Tuesday 22 October 2019

Anne-Marie Walsh: 'We're on the brink of full employment but thousands are being left behind'

 

Staff at jobs website Indeed are noticing high demand for engineers and construction-related skilled workers. Stock photo: Bloomberg
Staff at jobs website Indeed are noticing high demand for engineers and construction-related skilled workers. Stock photo: Bloomberg

Anne-Marie Walsh

We're either at full employment or very close to it, depending on who you talk to. But at the same time, an economist is reminding us we could be on the brink of losing 85,000 jobs.

It's reminiscent of the big spending Celtic Tiger days when an oblivious population got a rude awakening after Lehman Brothers went belly up and it felt like nobody was ever going to get their money back.

This dramatic turnabout was unimaginable in the days when laid-off SR Technics workers were marching and Dell's top brass were dashing former minister Mary Coughlan and Willie O'Dea's hopes of avoiding a massive jobs cull.

The unemployment rate now stands at 4.5pc. At its recessionary peak, it hit 16pc.

There are more people working than ever before - a total of 2.3 million.

Eurostat figures earlier this week showed we rank among the best in the EU when it comes to the health of our employment figures.

They showed the 4.4pc unemployment rate recorded recently was ninth among the 28 EU nations.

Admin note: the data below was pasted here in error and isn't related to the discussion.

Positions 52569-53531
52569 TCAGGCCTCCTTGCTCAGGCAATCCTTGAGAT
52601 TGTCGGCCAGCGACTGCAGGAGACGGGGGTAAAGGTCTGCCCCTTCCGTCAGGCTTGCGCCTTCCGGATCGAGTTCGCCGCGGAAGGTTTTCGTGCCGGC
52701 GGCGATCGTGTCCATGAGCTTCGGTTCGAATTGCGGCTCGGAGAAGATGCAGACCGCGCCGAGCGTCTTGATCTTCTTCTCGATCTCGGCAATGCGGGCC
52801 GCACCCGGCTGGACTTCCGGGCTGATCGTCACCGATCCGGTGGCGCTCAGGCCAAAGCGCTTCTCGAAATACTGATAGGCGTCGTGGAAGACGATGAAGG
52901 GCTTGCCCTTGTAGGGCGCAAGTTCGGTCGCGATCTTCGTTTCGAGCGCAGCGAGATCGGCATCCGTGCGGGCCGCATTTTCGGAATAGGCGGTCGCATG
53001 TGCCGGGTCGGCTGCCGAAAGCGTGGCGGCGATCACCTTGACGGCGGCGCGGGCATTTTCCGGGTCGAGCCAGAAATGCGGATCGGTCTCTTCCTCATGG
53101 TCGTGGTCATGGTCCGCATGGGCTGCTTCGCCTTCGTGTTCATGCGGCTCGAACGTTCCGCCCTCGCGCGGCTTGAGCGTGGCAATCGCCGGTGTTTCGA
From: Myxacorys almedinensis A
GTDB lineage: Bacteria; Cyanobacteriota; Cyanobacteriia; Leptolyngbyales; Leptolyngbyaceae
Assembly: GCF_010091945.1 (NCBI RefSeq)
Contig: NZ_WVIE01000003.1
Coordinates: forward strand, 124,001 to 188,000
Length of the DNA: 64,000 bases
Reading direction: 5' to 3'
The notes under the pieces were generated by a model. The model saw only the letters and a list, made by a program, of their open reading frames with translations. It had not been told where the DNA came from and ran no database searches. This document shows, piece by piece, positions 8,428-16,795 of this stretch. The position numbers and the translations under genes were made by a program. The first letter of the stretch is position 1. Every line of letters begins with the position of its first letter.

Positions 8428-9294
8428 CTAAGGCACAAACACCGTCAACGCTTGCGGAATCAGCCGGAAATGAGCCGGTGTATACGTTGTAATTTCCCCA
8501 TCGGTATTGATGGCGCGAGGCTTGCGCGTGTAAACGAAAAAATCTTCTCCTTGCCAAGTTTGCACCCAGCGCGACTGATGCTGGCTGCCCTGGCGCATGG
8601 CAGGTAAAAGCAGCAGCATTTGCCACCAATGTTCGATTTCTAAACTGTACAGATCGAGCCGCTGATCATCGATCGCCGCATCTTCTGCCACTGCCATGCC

It's well below the average of more than 6pc, with Greece top of the pile at 18pc.

But there are still big problems behind the rosy figures.

Serious skill shortages are being reported. Staff at jobs website Indeed are noticing high demand for engineers and construction-related skilled workers.

It also recorded rapid growth in demand for truck drivers, retail staff, teaching assistants and food preparation workers.

On the other hand, there is a workforce that's not being tapped into.

They include the 40,000-plus long-term unemployed being left behind by the jobs boom, the young grappling with a 10pc unemployment rate and those in blackspots like the southeast where joblessness has lingered around the 7pc to 8pc mark.

Then there are the potential workers - mainly women -who have been priced out of the workplace by high childcare costs.

A curious issue also cropped up in a recent report by the Irish National Organisation of the Unemployed.

It pointed out there is a challenge in how full employment is "interpreted" and the "disheartening" effect it can have on those with little hope of securing decent employment.

But the biggest challenge to the buoyant jobs market is Brexit and potential trade wars.

"The manufacturing index the week showed a small decline and overseas tourist numbers are starting to slow a bit, and underlying most of that is Brexit," said economist Jim Power.

"I expect over the coming months until we get clarity on the Brexit situation and how the Tory leadership battle pans out, employers will get more reluctant on hiring.

"I would say the odds of a disorderly Brexit on October 31 are still high."

Irish Independent

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